from: "Nigel Arnell" <n.w.arnellatXYZxyzding.ac.uk>
subject: RE: QUEST-GSI timings
to: "Tim Osborn" <t.osbornatXYZxyz.ac.uk>
Thanks - that's very helpful. From the data you sent me yesterday, I was
leaning towards using individual model tunings rather than the mean.
I'll adjust the experimental design note accordingly.
The outlier is MIROC...
Professor Nigel Arnell
Walker Institute for Climate System Research
University of Reading
From: Tim Osborn [mailto:email@example.com]
Sent: 15 July 2008 09:31
To: Nigel Arnell
Subject: RE: QUEST-GSI timings
yes, I agree that the climate uncertainty is bigger than the carbon
cycle uncertainty, for determining global-mean T. Especially at mid
century, but even at 2100. So, taking multi-model-mean global T will
miss an important part of the uncertainty range.
Reasons not to use specific model (or at least MAGICC approximation
to specific model) global T? The only one is if the particular
selection of GCMs is biased towards a particular part of the
uncertainty range, or even if some GCM(s) have sensitivity that lies
outside the IPCC likely range. The attached table indicates the
climate sensitivities of the models being considered. Even the
apparent "outlier" at the top in your temperature plot (which comes
from MIROC hires I think) has an estimated equilibrium sensitivity of
4.3 K, i.e. within the IPCC likely range. So, this doesn't seem to
be a reason.
So, seems best to use individual model glob T, capturing the climate
uncertainty, but ignoring the much smaller carbon cycle uncertainty.
For QUMP runs, your suggestion of using the HadCM3-tuned version of
MAGICC global temperature is best. All differences between runs
would be, as you say, due to internal physics generating different
spatial responses. However, the effect of internal physics causing
different global temperature responses would not be captured, since
they would all follow the standard HadCM3 behaviour.
The only other idea that comes to mind is that, if we know the
equilibrium climate sensitivity of each QUMP run, we could re-run
MAGICC with all standard HadCM3 parameters except for equ. clim.
sens., which could be varied from one QUMP run to the next. This is
more complicated and thus more work, and also I'm not sure what we do
if some of the QUMP runs have equ. clim. sens. that lies outside the
IPCC likely range.
Hopefully the attached table is useful,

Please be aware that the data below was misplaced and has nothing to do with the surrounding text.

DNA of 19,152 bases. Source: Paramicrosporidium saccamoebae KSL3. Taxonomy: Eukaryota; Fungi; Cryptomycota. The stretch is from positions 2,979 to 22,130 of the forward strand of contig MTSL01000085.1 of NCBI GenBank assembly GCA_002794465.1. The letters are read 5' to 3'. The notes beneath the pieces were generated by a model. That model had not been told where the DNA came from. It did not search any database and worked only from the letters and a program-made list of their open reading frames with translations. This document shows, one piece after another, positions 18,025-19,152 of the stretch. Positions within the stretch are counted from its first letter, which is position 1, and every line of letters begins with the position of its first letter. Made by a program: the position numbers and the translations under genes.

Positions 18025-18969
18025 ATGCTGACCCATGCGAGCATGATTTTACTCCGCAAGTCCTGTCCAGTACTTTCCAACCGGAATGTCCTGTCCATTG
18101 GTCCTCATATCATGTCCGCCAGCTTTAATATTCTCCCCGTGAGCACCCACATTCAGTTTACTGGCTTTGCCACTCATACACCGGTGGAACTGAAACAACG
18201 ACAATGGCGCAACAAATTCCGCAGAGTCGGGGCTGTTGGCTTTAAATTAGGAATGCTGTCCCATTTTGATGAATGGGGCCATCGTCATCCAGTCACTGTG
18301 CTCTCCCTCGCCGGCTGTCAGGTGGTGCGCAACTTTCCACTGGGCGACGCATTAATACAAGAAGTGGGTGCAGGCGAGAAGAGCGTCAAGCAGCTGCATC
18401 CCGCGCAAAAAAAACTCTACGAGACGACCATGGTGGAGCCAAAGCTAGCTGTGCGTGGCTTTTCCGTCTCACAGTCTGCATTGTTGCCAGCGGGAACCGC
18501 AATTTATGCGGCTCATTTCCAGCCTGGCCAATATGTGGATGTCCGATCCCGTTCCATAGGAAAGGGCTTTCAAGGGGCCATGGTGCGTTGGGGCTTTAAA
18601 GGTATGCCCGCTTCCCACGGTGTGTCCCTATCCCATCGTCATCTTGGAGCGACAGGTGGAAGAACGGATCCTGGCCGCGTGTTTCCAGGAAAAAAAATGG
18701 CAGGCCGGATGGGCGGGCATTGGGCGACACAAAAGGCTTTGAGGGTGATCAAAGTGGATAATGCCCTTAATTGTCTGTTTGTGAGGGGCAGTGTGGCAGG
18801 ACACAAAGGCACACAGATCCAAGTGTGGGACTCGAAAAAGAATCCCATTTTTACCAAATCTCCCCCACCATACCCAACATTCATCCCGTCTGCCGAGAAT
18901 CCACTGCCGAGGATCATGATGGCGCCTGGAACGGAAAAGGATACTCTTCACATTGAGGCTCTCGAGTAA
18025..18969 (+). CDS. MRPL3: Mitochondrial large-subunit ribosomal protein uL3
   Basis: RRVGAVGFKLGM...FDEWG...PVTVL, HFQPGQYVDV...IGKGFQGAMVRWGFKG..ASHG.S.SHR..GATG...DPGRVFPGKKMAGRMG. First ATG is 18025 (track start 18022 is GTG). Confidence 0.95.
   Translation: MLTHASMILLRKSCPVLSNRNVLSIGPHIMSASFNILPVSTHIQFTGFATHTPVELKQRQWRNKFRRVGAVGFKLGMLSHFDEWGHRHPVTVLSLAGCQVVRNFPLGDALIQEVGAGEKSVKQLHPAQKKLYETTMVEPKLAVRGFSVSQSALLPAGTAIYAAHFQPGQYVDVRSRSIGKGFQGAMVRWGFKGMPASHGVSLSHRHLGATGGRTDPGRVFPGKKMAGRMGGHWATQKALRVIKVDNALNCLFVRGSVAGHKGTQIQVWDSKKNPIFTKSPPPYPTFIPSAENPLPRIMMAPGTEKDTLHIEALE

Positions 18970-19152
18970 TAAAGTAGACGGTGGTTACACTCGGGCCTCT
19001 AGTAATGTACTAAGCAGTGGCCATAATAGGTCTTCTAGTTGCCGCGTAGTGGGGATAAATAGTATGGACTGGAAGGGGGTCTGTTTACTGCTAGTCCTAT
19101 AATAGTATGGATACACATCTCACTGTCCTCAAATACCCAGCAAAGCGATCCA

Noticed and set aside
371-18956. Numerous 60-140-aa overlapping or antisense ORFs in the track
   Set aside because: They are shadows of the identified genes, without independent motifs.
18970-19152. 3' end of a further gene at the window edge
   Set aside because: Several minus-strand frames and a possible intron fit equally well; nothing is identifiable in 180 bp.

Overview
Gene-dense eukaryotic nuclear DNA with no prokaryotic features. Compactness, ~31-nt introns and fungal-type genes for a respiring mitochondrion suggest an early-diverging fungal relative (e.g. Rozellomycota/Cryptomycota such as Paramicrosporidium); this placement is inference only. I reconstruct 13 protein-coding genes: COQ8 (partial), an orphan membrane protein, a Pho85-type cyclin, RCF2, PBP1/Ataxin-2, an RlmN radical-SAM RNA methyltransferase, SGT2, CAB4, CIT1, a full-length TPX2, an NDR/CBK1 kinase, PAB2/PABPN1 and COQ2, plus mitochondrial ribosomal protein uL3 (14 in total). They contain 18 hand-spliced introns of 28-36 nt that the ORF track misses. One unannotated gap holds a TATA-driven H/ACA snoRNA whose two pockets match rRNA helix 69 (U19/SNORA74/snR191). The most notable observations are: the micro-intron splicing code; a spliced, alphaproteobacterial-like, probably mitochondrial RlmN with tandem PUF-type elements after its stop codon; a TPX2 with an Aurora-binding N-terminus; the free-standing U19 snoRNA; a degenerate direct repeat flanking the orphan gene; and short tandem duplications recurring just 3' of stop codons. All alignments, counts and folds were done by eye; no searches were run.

At 16:32 14/07/2008, you wrote:
>Thanks for the global temperature changes.
>I've been looking at the relative uncertainty due to carbon cycle
>feedback and model parameter set, and the latter source of uncertainty
>is of course dominant (see attached figure for A1b). By the 2050s,
>scaling by high, rather than medium, carbon cycle feedback just alters
>the climate changes b less than 5% (e.g. a 20% increase in rainfall
>would become a 21% increase in rainfall); the differences would likely
>By scaling by low/medium and high carbon cycle feedback, and averaging
>across all 19 models we are missing much of the uncertainty in climate
>change at a given time horizon. We would get a much greater range by
>simply scaling each model pattern by its own change in global
>temperature delta T (just assuming medium carbon cycle feedback). I
>that some of the fits are not very good, and that we don't have tuned
>parameters for the QUMP runs, but are there other good reasons why we
>don't rescale by the delta T appropriate for each model? We could
>rescale QUMP by the HadCM3-tuned parameters, and all the difference
>between runs would be due to internal physics.
>Professor Nigel Arnell
>Walker Institute for Climate System Research
>University of Reading
>From: Tim Osborn [mailto:firstname.lastname@example.org]
>Sent: 14 July 2008 14:43
>To: Nigel Arnell
>Subject: Re: QUEST-GSI timings
>At 14:35 14/07/2008, you wrote:
> >Ps - could you email the MAGICC spreadsheets with change in global
> >average temperature for each model pattern?
>I'll reply re. the timings when I've worked out the details. In the
>meantime, here are the MAGICC global-mean temperatures simulated
>after tuning to the AR4 GCMs. For each SRES scenario, you'll find 3
>files (for climate-carbon cycle feedback strength low, default and
>high), and within each file you'll find multiple columns, one for
>each GCM that was tuned to.
>Let me know if anything isn't clear,
>Dr Timothy J Osborn, Academic Fellow
>Climatic Research Unit
>School of Environmental Sciences
>University of East Anglia
>Norwich NR4 7TJ, UK
>phone: +44 1603 592089
>fax: +44 1603 507784
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